The latest proposal to change Manteca’s food truck ordinance would limit them from being on any one parcel in the city for more than three hours.
That is a lot more restrictive than what was suggested by staff in February when it was proposed food trucks could operate from 7 a.m. to 9 p.m. unless otherwise restricted by the city. The three hour proposal, however, is significantly more liberal than current city rules that restrict food trucks from being in one place for more than 10 minutes. Food trucks will be allowed to operate from 7 a.m. to 9 p.m. within Manteca under suggested ordinance changes as long as they move to a new location after three hours.
The proposed rule changes for food trucks will be back before the Manteca Planning Commission when they meet Tuesday at 7 p.m. at the Civic Center, 1001 W. Center St.
Enforcement of the 10-minute rule put in place 17 years ago t is extremely spotty. On Thursday, as an example, there were two food trucks on the southwest corner of Louise Avenue and Airport Way for at least 90 minutes.
The 10-minute rule went into effect in 2002 when several food trucks were parking on property adjacent to restaurants along Yosemite Avenue west of Highway 99 often for more than 10 hours at a time.
The new rules being considered exclude sidewalk vendors such as a pushcart such as a hot dog vendor or a pedal-rive cart such as those that appear in neighborhoods selling frozen treats.
The food truck ordinance as originally proposed failed to garner any motion from commission members in February. Instead the staff reworked it after concerns were expressed about food trucks being able to stay put in one place for 14 hours a day and the fact non-motorized vendors faced the same rules as food trucks.
Other proposed rules for food trucks include:
barring food trucks from parcels within 150 feet of a parcel with a legally established restaurant.
prohibiting food trucks from unimproved properties. A parcel is considered improved under the ordinance if it contains a building that can legally be occupied.
prohibiting mobile food vendor vehicles (food trucks, ice cream trucks, and canteen trucks) from operating “within the public right-of-way or on any city property except in the event of a street closure for a special event allowed by the city”.
The Parks & Recreation Department has the authority to establish rules and regulations for mobile food vendors wishing to operate within city parks.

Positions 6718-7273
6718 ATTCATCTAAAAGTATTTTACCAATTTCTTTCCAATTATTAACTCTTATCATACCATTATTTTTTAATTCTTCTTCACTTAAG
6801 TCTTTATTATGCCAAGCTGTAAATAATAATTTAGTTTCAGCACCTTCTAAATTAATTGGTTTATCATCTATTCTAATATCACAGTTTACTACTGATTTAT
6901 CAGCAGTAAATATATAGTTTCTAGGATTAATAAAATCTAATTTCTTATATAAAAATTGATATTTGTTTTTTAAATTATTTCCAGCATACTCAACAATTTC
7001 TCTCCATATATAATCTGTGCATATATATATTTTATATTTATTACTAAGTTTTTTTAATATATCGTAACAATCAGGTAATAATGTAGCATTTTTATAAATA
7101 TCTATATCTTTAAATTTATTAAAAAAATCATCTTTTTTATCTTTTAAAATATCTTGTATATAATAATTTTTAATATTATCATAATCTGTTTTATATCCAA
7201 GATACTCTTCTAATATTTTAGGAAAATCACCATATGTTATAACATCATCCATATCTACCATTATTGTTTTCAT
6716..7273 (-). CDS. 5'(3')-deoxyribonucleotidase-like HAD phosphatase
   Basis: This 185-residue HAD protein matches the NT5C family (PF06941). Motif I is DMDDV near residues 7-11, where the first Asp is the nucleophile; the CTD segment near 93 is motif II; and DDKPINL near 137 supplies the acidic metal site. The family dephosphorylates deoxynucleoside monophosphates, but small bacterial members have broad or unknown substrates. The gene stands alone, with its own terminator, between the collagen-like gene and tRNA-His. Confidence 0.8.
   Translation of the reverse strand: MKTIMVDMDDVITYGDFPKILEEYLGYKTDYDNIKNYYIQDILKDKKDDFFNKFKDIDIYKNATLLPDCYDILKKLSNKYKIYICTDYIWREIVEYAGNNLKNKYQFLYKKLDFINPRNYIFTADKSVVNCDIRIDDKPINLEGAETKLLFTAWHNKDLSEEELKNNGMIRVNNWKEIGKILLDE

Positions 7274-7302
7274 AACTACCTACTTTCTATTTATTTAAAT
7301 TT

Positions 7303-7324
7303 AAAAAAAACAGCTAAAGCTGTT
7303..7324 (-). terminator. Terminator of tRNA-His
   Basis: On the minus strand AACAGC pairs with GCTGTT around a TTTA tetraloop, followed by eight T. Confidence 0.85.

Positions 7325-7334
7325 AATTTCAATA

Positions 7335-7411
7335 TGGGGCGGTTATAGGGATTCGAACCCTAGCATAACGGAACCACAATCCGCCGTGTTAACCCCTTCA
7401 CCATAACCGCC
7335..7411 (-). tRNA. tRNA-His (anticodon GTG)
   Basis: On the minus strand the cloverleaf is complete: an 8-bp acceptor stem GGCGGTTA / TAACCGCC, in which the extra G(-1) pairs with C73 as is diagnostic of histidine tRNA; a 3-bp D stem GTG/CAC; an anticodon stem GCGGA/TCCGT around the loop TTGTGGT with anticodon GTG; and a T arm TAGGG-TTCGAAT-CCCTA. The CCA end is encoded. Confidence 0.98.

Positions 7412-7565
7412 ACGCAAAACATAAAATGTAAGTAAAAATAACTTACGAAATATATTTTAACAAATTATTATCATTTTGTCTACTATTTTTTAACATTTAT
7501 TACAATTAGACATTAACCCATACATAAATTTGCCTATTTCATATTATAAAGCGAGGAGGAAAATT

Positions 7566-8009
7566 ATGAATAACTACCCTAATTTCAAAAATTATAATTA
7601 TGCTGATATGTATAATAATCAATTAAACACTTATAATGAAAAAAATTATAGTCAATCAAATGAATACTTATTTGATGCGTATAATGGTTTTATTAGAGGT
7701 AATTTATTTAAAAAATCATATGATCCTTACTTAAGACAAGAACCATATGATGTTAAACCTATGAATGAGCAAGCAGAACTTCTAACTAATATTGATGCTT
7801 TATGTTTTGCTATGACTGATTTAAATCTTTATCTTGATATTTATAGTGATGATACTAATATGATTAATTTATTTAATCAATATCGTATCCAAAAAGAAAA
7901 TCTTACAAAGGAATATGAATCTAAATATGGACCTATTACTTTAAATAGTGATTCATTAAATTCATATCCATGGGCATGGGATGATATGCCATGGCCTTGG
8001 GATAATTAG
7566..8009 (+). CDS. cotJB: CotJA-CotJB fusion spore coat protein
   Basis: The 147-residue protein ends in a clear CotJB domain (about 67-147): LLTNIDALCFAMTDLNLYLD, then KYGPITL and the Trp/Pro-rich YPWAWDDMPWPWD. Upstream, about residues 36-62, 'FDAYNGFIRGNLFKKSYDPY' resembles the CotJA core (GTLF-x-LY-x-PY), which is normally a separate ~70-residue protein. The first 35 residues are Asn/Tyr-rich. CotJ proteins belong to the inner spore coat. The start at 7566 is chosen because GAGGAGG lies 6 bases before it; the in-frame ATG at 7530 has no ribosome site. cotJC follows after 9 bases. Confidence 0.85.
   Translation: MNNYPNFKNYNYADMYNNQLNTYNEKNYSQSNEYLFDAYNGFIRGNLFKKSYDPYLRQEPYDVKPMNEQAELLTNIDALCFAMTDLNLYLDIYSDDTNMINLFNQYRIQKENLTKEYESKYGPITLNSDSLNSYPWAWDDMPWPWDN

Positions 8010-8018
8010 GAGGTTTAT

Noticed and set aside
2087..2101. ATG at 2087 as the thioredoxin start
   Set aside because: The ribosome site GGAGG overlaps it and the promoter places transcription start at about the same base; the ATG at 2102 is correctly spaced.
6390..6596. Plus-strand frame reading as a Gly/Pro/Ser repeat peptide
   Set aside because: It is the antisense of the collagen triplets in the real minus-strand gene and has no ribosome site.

No more than two mobile food vendor vehicles may operate at any one location unless a temporary use permit has been issued.
Mobile food vendor vehicles shall be clean and in good repair and not have any peeling, dents, rust, scratches or missing components that are discernible at a distance of 5 feet or more.
They cannot block a lawfully placed signage of another business, impede ingress or egress from another business, or be located with any clear visibility triangle.
Signs shall be limited to those attached to the exterior or interior of a mobile food vendor vehicle plus one temporary free-standing sign. That free-standing sign may not be placed more than 2 feet beyond the food vendor and have two faces with the sign being no taller than four feet wide than three feet and require a city-issued portable sign permit. The name of the business, the commissary (where the vehicle is housed) address, and phone number must be displayed on the passenger side of the vehicle and clearly visible at a distance of 10 feet.
Areas around the food vehicle must be kept neat and orderly at all times. Once a vehicle is parked and in operation it is the vendors’ responsibility for cleanliness of the area — not less than 50 feet from all parts of the vehicle — regardless of the occurrence or source of waste in the area.
They must provide a trash receptacle for public use that is sufficient and suitable to contain all the trash the operation generates. All waste must be removed before a mobile food vendor vehicle departs from a location.
Mobile food vendors will basically be limited to all commercial and industrial zones and must obtain the proper city permits.
To contact Dennis Wyatt, email email@example.com